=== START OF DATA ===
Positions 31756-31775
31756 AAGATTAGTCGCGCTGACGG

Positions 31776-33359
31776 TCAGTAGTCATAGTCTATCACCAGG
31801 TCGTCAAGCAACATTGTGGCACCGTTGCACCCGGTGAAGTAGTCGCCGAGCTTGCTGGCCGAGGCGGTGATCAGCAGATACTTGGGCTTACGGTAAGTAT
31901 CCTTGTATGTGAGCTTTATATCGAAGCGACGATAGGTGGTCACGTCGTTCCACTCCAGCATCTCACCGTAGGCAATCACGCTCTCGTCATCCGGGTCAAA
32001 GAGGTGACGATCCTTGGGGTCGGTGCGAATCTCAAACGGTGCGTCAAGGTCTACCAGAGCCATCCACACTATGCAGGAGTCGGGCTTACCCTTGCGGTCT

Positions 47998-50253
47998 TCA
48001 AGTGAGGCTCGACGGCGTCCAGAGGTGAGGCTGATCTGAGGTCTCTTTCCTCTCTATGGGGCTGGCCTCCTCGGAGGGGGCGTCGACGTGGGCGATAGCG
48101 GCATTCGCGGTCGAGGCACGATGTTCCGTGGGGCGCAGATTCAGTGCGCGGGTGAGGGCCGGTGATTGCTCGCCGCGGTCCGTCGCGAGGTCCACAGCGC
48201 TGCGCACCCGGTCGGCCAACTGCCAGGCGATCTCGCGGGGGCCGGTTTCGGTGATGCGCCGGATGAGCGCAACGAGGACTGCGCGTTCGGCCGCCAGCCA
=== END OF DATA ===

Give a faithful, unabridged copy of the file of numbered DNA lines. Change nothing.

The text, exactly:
Positions 31756-31775
31756 AAGATTAGTCGCGCTGACGG

Positions 31776-33359
31776 TCAGTAGTCATAGTCTATCACCAGG
31801 TCGTCAAGCAACATTGTGGCACCGTTGCACCCGGTGAAGTAGTCGCCGAGCTTGCTGGCCGAGGCGGTGATCAGCAGATACTTGGGCTTACGGTAAGTAT
31901 CCTTGTATGTGAGCTTTATATCGAAGCGACGATAGGTGGTCACGTCGTTCCACTCCAGCATCTCACCGTAGGCAATCACGCTCTCGTCATCCGGGTCAAA
32001 GAGGTGACGATCCTTGGGGTCGGTGCGAATCTCAAACGGTGCGTCAAGGTCTACCAGAGCCATCCACACTATGCAGGAGTCGGGCTTACCCTTGCGGTCT

Positions 47998-50253
47998 TCA
48001 AGTGAGGCTCGACGGCGTCCAGAGGTGAGGCTGATCTGAGGTCTCTTTCCTCTCTATGGGGCTGGCCTCCTCGGAGGGGGCGTCGACGTGGGCGATAGCG
48101 GCATTCGCGGTCGAGGCACGATGTTCCGTGGGGCGCAGATTCAGTGCGCGGGTGAGGGCCGGTGATTGCTCGCCGCGGTCCGTCGCGAGGTCCACAGCGC
48201 TGCGCACCCGGTCGGCCAACTGCCAGGCGATCTCGCGGGGGCCGGTTTCGGTGATGCGCCGGATGAGCGCAACGAGGACTGCGCGTTCGGCCGCCAGCCA